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Ammonia in tap water

campfreak

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Hi. I have 0.5 ammonia in my tap water. I have a 5 gallon aquarium. I use prime and do weekly water changes (25%). I tested my water 2 days later and there is still ammonia in the aquarium. Should I be doing water changes twice a week. My Betta has fin rot. I have had him for over a year.
 

Deanasue

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Test your tap water. It may be ammonium in the tap instead of ammonia. Ammonium is not harmful to fish.
 

Naughts

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Is the tank cycled? What is the maintenance schedule? I'm thinking ammonia would convert to nitrate over the two days in a cycled tank.
 
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campfreak

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I have had the aquarium for over a year and I do weekly 25% water changes using Prime. I have test my tap water. How do you test for ammonium?
 

Naughts

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Do you do any cleaning of the filter or substrate ?
 

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Check with your water department. They may use Chloramine also. You can purchase a Seachem Free & Total Ammonia Test Kit. It will show you the actual ammonia, if any. The API Master Test Kit that most of us use will detect ammonium as ammo us. The Seachem detects actual ammonia.
 

seangee

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As others have suggested your water source may contain chloramine and the prime will take care of that. This will show as an ammonia /ammonium reading. There have been a few reports on here recently of some batches of API ammonia tests to report a false positive (0.25 - 0.5ppm) which should also be no problem.

Does your tank have live plants? That always helps with water quality. If everything else checks out you should consider increasing your water changes to 50 or even 75% per week. FIsh in an aquarium are forced to live in their own waste. If you do a 25% water change that means you are leaving 75% of the bad stuff in the tank. It is really only at around 75% that significant dilution starts happening. This is even more important in smaller tanks.
 

Jan Cavalieri

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It is important you check your city's tap water for ammonia and nitrites. In addition look at the city water report and see what they say about the average and high and low PH.

Our city (Topeka, KS) tests positive for Ammonia at 1.0 to 1.5 ppm. This was not the case back in the spring when I found no excess ammonia. After multiple emails and 'ccing their Legal department I got a call back from the City water manager who admitted that there should be NO leftover ammonia in the water after using it to treat for chlorine. He said he would contact his Water manager and find out what is going on - in the meantime he suggested I drink "bottled water" even after I explained this was a FISH TANK issue (my Brita by the way, doesn't get rid of the ammonia so it's still in the water I'm drinking, not that it particularly worries me - I'm more worried for my fish tanks).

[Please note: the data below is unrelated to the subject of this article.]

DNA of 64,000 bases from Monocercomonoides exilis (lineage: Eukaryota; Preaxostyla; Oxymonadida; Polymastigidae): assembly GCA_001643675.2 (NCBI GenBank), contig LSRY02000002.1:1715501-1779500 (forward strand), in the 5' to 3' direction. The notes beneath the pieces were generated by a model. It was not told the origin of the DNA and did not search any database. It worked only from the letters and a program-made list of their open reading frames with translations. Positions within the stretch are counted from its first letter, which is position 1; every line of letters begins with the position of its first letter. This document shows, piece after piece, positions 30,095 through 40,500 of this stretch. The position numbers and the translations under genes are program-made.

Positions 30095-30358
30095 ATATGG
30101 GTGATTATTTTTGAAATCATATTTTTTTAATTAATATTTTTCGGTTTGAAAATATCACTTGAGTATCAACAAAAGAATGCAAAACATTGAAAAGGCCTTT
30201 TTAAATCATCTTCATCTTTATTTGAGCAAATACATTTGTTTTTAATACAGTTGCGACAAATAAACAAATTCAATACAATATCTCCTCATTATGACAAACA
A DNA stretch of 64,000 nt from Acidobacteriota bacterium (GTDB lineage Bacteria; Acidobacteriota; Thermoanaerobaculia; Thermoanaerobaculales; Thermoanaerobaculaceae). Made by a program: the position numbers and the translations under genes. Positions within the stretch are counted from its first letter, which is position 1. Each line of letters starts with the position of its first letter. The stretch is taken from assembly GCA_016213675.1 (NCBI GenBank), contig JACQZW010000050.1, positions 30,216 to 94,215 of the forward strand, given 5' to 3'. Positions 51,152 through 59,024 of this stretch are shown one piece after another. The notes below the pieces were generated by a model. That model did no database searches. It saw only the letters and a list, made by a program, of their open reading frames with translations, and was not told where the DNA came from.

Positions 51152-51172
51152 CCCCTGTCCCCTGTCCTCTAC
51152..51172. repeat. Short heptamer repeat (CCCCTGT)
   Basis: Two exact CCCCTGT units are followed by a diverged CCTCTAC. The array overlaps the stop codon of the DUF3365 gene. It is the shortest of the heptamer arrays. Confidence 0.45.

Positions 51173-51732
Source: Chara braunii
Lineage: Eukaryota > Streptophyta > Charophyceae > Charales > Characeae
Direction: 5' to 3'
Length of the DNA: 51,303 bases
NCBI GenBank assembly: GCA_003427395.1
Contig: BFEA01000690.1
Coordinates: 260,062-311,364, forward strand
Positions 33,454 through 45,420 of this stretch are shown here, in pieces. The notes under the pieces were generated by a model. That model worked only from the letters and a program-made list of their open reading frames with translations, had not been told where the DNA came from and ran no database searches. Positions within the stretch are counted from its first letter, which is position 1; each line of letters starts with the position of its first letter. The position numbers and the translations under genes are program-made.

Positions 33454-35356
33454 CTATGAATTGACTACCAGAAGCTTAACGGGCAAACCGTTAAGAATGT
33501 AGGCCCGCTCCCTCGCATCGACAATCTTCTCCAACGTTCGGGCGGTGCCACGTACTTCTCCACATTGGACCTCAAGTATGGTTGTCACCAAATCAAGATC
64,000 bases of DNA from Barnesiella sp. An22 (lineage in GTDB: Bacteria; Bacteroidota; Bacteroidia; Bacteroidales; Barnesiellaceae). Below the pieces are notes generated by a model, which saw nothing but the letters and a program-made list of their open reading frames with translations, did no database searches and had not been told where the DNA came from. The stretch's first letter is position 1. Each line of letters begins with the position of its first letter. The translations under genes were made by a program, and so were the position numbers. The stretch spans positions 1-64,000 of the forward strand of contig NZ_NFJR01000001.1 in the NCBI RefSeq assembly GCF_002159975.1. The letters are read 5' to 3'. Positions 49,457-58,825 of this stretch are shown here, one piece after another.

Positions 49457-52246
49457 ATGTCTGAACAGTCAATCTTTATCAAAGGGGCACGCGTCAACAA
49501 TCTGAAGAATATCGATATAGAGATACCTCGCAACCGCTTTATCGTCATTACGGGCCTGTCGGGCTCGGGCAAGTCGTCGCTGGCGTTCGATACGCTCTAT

So this means every time I do a water change to reduce or eliminate ammonia, I'm adding 1.5 ppm ammonia back in, thankfully Prime seems to take care of it. I recently cycled a 29 gallon tank and was able to get (and keep) my Ammonia under control. I now read zero Ammonia and zero Nitrites. Will be doing another water change in a few days (I ran out of Ammonia test solution and the one I ordered from Amazon is taking it's sweet time getting here).

As an aside, the average PH for Topeka water is 8.9 with a range up to 10 or 11. Before I add fish I HAVE to lower the PH to get it closer to 6.8-7.0 for most of my fish. While many object to using PH- or PH+ - I have no other choice - the so called "natural methods" you have NO control over and it pushed my PH down to below 6.0, so I had to purchase PH+ to get it closer to 7.0. Adding 2.5 mls per day it takes 2-3 days to get the PH up and I have had minimal rebound due to Hydrogen ions in the water. Once I get the water adjusted it usually stays that way, even with water changes (unless I have to do daily water changes and then my PH will go up into the 8's due to my city's tap water). Unfortunately I have to add this with the fish in it but I have never had a single fish die from altering the Ph over a period of 2-3 days. I know there are many people that object to doing this, but again I have no choice and it's been safe and successful for me so far.

Still waiting for the City Water manager to get back to me - I have his private number so I'll be contacting him soon.

I would also advocate doing larger water changes than 25% - I don't believe that little of a water change is going to help with any ammonia or nitrite issues. Aim for 50-75% and you may find (once you start to test it) that you have no ammonia or nitrites and may be able to get away with water changes every 2 weeks if you don't over-feed.
 
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